• 13. REVIEW LEARNING OUTCOME Setting the Right Price LO I Establish price goals Estimate demand, costs, and profits Choose a price strategy Fine-tune base price Set price $x.yy Evaluate results Skimming Status quo Penetration Low $ High $
  • 14. The Legality and Ethics of Price Strategy Identify the legal and ethical constraints on pricing decisions LO 2
  • 15. The Legality and Ethics of Price Strategy LO 2 Unfair Trade Practices Price Fixing Price Discrimination Predatory Pricing
  • 16. The Legality and Ethics of Price Strategy LO 2 Unfair Trade Practices Laws that prohibit wholesalers and retailers from selling below cost. Price Fixing An agreement between two or more firms on the price they will charge for a product.
  • 17. Price Discrimination
    • There must be price discrimination.
    • Transaction must occur in interstate commerce.
    • Seller must discriminate by price among two or more purchasers.
    • Products sold must be commodities or tangible goods.
    • Products sold must be of like grade and quality.
    • There must be significant competitive injury.
    LO 2 The Robinson-Patman Act of 1936:
  • 18. Price Discrimination LO 2 The Robinson-Patman Act of 1936: Seller Defenses Cost Market Conditions Competition
  • 19. Predatory Pricing LO 2 The practice of charging a very low price for a product with the intent of driving competitors out of business or out of a market. Predatory Pricing
  • 20. Tactics for Fine-Tuning the Base Price Explain how discounts, geographic pricing, and other special pricing tactics can be used to fine-tune the base price LO 3
  • 21. Tactics for Fine-Tuning the Base Price LO 3 Special pricing tactics Discounts Geographic pricing
  • 22. Discounts, Allowances, Rebates, and Value-Based Pricing LO 3 Quantity Discounts Cash Discounts Functional Discounts Seasonal Discounts Promotional Allowances Rebates Zero Percent Financing Value-Based Pricing
  • 23. Value-Based Pricing LO 3 Setting the price at a level that seems to the customer to be a good price compared to the prices of other options. Value-Based Pricing
  • 24. Pricing Products Too Low LO 3
    • Managers attempt to buy market share through aggressive pricing.
    • Managers tend to make pricing decisions based on current costs, current competitor prices, and short-term share gains rather than on long-term profitability.
  • 25. Geographic Pricing LO 3 Basing-point pricing Freight absorption pricing Zone pricing Uniform delivered pricing FOB origin pricing Online
  • 26. Geographic Pricing LO 3 FOB Origin Pricing Uniform Delivered Pricing Zone Pricing Freight Absorption Pricing Basing-Point Pricing The buyer absorbs the freight costs from the shipping point (“free on board”). The seller pays the freight charges and bills the purchaser an identical, flat freight charge. The U.S. is divided into zones, and a flat freight rate is charged to customers in a given zone. The seller pays for all or part of the freight charges and does not pass them on to the buyer. The seller designates a location as a basing point and charges all buyers the freight costs from that point.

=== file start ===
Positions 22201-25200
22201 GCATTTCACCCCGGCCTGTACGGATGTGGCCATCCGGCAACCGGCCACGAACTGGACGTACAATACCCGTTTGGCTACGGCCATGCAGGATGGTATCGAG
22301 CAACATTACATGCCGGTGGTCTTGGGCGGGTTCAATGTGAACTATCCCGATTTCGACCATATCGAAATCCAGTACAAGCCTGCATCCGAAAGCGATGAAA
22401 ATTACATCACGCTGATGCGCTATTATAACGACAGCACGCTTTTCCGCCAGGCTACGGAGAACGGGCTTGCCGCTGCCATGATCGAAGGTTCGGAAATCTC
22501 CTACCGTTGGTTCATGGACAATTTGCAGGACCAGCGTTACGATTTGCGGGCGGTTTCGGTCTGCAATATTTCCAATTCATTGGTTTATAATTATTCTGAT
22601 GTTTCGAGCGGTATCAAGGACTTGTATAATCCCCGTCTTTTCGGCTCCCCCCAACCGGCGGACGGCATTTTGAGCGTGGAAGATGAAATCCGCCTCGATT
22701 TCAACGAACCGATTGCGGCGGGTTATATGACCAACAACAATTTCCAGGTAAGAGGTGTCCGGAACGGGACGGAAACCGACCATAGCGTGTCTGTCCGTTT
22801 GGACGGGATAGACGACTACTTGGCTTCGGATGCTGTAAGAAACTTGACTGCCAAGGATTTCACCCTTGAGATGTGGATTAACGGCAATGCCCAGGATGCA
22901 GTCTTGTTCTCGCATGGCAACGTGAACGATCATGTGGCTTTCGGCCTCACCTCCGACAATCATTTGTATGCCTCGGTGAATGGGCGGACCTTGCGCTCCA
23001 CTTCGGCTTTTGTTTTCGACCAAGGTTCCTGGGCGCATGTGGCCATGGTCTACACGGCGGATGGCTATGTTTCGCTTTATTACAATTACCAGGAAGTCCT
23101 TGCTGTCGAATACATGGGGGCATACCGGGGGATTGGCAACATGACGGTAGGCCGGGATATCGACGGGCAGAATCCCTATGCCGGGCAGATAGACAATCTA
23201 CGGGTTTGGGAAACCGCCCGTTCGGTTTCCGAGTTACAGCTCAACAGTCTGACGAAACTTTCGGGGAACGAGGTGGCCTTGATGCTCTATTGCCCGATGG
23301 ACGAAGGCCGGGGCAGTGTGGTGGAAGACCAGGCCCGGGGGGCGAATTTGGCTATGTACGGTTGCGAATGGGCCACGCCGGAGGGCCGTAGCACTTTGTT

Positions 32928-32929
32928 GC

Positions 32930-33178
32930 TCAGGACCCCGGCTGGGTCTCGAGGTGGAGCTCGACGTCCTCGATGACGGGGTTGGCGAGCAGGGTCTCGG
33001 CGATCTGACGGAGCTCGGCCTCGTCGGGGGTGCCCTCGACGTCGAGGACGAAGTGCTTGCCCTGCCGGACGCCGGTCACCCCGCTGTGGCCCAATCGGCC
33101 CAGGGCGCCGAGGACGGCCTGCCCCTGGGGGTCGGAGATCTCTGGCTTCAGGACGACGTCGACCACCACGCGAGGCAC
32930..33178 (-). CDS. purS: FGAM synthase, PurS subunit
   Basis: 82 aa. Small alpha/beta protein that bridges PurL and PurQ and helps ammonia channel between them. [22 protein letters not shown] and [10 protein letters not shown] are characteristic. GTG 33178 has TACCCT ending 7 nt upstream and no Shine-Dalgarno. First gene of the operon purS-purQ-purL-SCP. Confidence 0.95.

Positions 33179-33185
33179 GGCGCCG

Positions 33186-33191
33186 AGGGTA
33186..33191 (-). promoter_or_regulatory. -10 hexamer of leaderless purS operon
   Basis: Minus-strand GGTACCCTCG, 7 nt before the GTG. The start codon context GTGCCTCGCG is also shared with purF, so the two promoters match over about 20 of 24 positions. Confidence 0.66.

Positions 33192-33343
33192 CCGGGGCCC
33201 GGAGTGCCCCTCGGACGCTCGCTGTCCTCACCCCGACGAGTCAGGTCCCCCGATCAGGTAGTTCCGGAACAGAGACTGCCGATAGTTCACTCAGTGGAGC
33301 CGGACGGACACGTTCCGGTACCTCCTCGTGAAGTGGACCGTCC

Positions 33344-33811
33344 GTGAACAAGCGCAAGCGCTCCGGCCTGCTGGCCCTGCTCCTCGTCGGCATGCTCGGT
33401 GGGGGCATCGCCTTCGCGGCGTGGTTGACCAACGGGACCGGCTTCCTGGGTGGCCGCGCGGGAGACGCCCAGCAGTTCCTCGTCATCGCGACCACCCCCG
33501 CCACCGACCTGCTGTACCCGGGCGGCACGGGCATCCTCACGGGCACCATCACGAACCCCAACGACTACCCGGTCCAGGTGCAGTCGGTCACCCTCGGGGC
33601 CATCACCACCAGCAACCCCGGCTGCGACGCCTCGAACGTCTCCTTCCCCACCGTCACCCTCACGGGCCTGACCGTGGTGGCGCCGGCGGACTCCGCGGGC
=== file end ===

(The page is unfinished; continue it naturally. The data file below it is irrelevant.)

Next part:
• 27. Other Pricing Tactics LO 3 Single-Price Tactic All goods offered at the same price Flexible Pricing Different customers pay different price Professional Services Pricing Used by professionals with experience, training or certification Price Lining Several line items at specific price points Leader Pricing Sell product at near or below cost Bait Pricing Lure customers through false or misleading price advertising Odd-Even Pricing Odd-number prices imply bargain Even-number prices imply quality Price Bundling Combining two or more products in a single package Two-Part Pricing Two separate charges to consume a single good
  • 28. Consumer Penalties LO 3 Online An irrevocable loss of revenue is suffered Additional transaction costs are incurred Businesses Impose Consumer Penalties If...
  • 29. REVIEW LEARNING OUTCOME Fine-Tuning the Base Price LO 3
  • 30. Product Line Pricing Discuss product line pricing LO 4
  • 31. Product Line Pricing LO 4 Product Line Pricing Setting prices for an entire line of products. Online
  • 32. Relationships among Products LO 4 Complementary Substitutes Neutral
  • 33. Joint Costs LO 4 Joint Costs Costs that are shared in the manufacturing and marketing of several products in a product line.
  • 34. Pricing during Difficult Economic Times Describe the role of pricing during periods of inflation and recession LO 5
  • 35. Inflation LO 5 Cost-Oriented Tactics High Inflation Demand-Oriented Tactics
  • 36. Cost-Oriented Tactics LO 5
    • A high volume of sales on an item with a low profit margin may still make the item highly profitable.
    • Eliminating a product may reduce economies of scale.
    • Eliminating a product may affect the price-quality image of the entire line.
    Problems with Cost-Oriented Tactics
  • 37. Cost-Oriented Tactics
    • Delayed-quotation pricing
    • Escalator pricing
    • Hold prices constant, but add new fees
    LO 5
  • 38. Cost-Oriented Tactics LO 5 Increased Production Costs Decreased Demand Price Increase Maintaining a Fixed Gross Margin
  • 39. Demand-Oriented Tactics LO 5 The use of discounts by salespeople to increase demand for one or more products in a line. Price Shading
  • 40. Demand-Oriented Tactics LO 5 Strategies to Make Demand More Inelastic Cultivate selected demand Create unique offerings Change the package design Heighten buyer dependence
  • 41. Recession LO 5 Bundling or Unbundling Value-Based Pricing
  • 42. Supplier Strategies during Recession LO 5 Renegotiating contracts Offering help Keeping the pressure on Paring down suppliers
  • 43. REVIEW LEARNING OUTCOME Pricing During Inflation and Recession LO 5